The time left on oak will vary depending on the amount of oak used, especially if using a barrel. If you age your spirit in a glass container you will almost instantly see the colour start to come through, though it takes time for all the chemical changes to occur between the alcohol and the oak.
Try leaving the alcohol to age for at least three months (tough, we know!) and then take some out, dilute to drinking ABV and taste it. You may find it’s acceptable to drink, however, try to age it for longer as you will see amazing changes happen at 6 months, 12 months, and even longer. You can even try ageing multiple batches and then try blending portions together to create something entirely new.
Check out our article on to learn more about this. Ageing Neutral Alcohol for Flavouring When most people start home distilling, they usually begin with distilling a neutral alcohol to add flavourings to. While it may not be like a traditional dark spirit that requires a long time ageing on oak, ageing your neutral alcohol can improve its quality.
- The easiest thing you can do after distilling your neutral spirit is let it air out for 24 hours or so with just a towel covering it, this will allow some of the more volatile and harsher aromas to evaporate – this is also called the angel’s share.
- Once you have added the flavouring, you can let it sit for a while, anything from a few days to a week to get the best flavour from your spirit.
This allows the flavouring to properly mix and settle into the alcohol. Depending on the flavouring type, some could benefit from ageing on oak. Rums and whiskies for example can benefit from this. While we strive to lock in the best flavour profiles in our offerings, some people may want more oak of a particular kind, or just want to experiment.
You can choose to age your neutral on the oak before, or after the flavouring has been added. Here you can also experiment with different amounts of oak at different times. When it comes to ageing both neutral and dark spirits, it’s important to try different times and methods to find something that works for you.
Through experimentation, we often find great ways to do things so our advice to you is to keep experimenting and also keep track of your different methods through ardent note taking – the last thing you want is to make the best batch you’ve ever made but forget what you did to get it there! : How to Age Alcohol After Distillation
Can you make alcohol without distilling it?
In countries where it is illegal to distil alcohol for consumption there is another option. You can ferment up to 20% ABV which is fine for many cocktails.Fermenting alcohol without distilling will leave behind some of the fermentation flavours which means you will produce a different flavour.
30 Litre fermenter with airlock, bung and tap. Steriliser Mixing spoon or paddle Still Spirits Turbo Yeast Turbo Carbon Turbo Clear 6kg sugar or 7 kg of Dextrose
INSTRUCTIONS 1. Add 20 litres water at 30°C to the fermenter, slowly pour in the dextrose or sugar while stirring. Stir well to make sure all the sugar is dissolved. 2. Add the Turbo Carbon by carefully cutting off the top of the sachet near the seal and squeeze contents into the mix.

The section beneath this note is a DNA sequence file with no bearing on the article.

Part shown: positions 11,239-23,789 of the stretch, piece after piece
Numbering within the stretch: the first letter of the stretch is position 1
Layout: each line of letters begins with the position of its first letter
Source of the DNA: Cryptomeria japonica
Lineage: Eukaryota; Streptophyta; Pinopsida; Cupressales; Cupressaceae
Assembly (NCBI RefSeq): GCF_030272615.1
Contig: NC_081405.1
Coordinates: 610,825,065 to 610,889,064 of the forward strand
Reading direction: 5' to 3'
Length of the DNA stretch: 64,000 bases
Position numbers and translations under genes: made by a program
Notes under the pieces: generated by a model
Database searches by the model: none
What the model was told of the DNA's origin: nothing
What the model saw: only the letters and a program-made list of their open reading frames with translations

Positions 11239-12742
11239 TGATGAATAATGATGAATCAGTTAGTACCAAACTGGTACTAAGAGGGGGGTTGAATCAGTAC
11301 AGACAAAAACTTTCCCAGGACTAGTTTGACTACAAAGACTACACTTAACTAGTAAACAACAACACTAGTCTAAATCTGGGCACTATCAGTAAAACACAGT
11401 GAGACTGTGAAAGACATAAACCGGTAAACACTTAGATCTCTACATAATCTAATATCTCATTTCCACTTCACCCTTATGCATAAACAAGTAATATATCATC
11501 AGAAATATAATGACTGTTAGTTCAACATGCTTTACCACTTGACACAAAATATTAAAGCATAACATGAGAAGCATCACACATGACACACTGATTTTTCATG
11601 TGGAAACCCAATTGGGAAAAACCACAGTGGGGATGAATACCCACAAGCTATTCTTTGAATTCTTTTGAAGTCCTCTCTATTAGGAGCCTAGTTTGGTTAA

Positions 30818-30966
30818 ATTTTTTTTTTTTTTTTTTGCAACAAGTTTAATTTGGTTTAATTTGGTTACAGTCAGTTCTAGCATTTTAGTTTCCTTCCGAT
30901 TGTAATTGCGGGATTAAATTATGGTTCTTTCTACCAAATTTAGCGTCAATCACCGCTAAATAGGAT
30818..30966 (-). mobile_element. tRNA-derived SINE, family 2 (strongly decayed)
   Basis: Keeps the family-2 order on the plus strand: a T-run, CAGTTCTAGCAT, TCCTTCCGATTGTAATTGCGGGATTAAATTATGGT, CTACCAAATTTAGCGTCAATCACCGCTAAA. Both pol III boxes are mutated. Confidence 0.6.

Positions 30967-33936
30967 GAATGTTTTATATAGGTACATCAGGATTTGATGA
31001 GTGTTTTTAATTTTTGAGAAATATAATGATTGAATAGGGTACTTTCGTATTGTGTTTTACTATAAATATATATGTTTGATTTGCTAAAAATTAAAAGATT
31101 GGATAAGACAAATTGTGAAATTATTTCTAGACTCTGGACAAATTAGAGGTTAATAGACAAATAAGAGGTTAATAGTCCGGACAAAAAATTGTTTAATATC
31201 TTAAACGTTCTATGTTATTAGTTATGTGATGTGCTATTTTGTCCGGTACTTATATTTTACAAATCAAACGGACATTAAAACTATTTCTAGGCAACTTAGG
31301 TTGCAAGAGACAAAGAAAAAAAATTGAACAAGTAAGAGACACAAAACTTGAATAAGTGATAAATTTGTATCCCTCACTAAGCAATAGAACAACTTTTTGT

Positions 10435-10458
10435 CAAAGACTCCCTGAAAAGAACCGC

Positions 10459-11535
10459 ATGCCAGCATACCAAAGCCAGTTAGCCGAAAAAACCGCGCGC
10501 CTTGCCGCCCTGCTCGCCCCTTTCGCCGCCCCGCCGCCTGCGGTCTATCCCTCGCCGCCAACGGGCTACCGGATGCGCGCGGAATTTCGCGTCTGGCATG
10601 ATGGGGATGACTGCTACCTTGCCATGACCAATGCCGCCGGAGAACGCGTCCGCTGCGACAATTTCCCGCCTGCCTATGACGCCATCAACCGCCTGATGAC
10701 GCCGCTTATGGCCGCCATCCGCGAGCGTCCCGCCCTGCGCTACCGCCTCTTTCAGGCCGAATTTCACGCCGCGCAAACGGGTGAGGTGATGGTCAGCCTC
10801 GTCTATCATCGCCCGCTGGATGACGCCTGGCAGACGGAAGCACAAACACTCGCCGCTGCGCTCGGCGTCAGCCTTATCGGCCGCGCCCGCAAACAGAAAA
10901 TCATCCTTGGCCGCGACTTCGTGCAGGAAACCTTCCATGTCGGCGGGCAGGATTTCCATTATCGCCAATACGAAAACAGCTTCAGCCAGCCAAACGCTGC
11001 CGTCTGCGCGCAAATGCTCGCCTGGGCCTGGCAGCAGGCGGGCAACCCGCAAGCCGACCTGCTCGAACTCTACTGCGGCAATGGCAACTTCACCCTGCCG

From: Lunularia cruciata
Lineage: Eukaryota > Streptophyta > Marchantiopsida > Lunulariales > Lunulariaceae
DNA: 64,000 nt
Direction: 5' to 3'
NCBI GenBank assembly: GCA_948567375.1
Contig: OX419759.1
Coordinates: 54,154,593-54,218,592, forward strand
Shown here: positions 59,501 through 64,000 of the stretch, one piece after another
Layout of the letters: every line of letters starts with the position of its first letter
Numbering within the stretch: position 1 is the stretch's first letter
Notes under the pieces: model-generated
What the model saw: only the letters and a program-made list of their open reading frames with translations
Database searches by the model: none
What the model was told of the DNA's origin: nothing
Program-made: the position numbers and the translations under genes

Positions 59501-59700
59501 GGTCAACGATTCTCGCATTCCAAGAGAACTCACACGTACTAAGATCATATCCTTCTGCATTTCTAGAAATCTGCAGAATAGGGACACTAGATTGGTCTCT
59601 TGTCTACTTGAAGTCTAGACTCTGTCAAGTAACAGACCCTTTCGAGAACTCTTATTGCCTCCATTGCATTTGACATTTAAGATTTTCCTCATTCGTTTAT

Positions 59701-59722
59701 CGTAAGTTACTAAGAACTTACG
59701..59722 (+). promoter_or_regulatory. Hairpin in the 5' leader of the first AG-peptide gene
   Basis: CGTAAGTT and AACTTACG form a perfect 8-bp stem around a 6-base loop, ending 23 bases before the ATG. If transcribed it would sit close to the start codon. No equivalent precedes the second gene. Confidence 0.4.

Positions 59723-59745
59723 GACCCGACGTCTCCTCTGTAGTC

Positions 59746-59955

- Use a little water to rinse out the rest of the sachet.
- This carbon will be absorbing fermentation flavours during fermentation to make your fermented alcohol as clean as possible. 3.
- Sprinkle Turbo yeast on top of the mix.
- Fit airlock and leave to ferment.
- This will take 7 to 10 days depending on the room temperature.
The ideal room temperature is 20- 24°C.Once the mix has finished fermenting. Indications that it has finished fermenting are the airlock has stopped bubbling, no small bubbles are rising through the brew and the mix will look less murky from the top working it’s was down the pail as the yeast and carbon start to settle out.
4. Once all fermentation has ceased we take the unusual step of stirring the whole mix up to remove all the gas from the mix. This mixing should start slowly at first so the mix doesn’t froth over, but build to be very vigorous after 5 to 10 minutes to make sure we get all the gas out. If you don’t de-gas the mix you are likely to have problems getting the mix crystal clear during the next process.
5. After all the gas has been removed, add Part A of the Turbo Clear pack and stir well. This needs to be mixed throughout the mix. One hour after adding Part A of the Turbo Clear we need to add Part B. Unlike Part A we want to try to add this to the top layer of the mix with as little disturbance as possible.
Sprinkle it over the surface and try to gently stir it in to the first 25mm (1 inch) of the mix. 6. After 24 hours the wash should be brilliantly clear. If it isn’t leave it for a little longer. Once it is clear then siphon or carefully pour the clear mix off the sediment in the bottom.The mix is now ready to be used to make liqueurs.
Remember that liqueur recipes are all designed for use with 40 or 50% alcohol, reduce any water from recipes, add the flavour and any base pack required and top up to 1.125L with fermented mix.
What alcohol is close to moonshine?
Can you Drink Everclear? – Many people want to try Everclear because of the hype associated with it. It is often mislabeled as moonshine. However, this is not the case. Moonshine is only truly spirits that are made illicitly. Everclear is simply a high proof spirit that is commercially made.
- Of course, as it is often labelled as moonshine or used in lieu of moonshine in many popular moonshine recipes, many want to try Everclear.
- With 95% alcohol content, Everclear is very potent.
- So if you want to try Everclear, it is smart not to drink it straight.
- Everclear isn’t produced and intended for a cocktail; rather, it is intended to be used in creating lower proof alcohols, such as in making limoncello or liqueurs.
Try as much as you can not to use Everclear straight in cocktail recipes; it is just too unsafe and strong.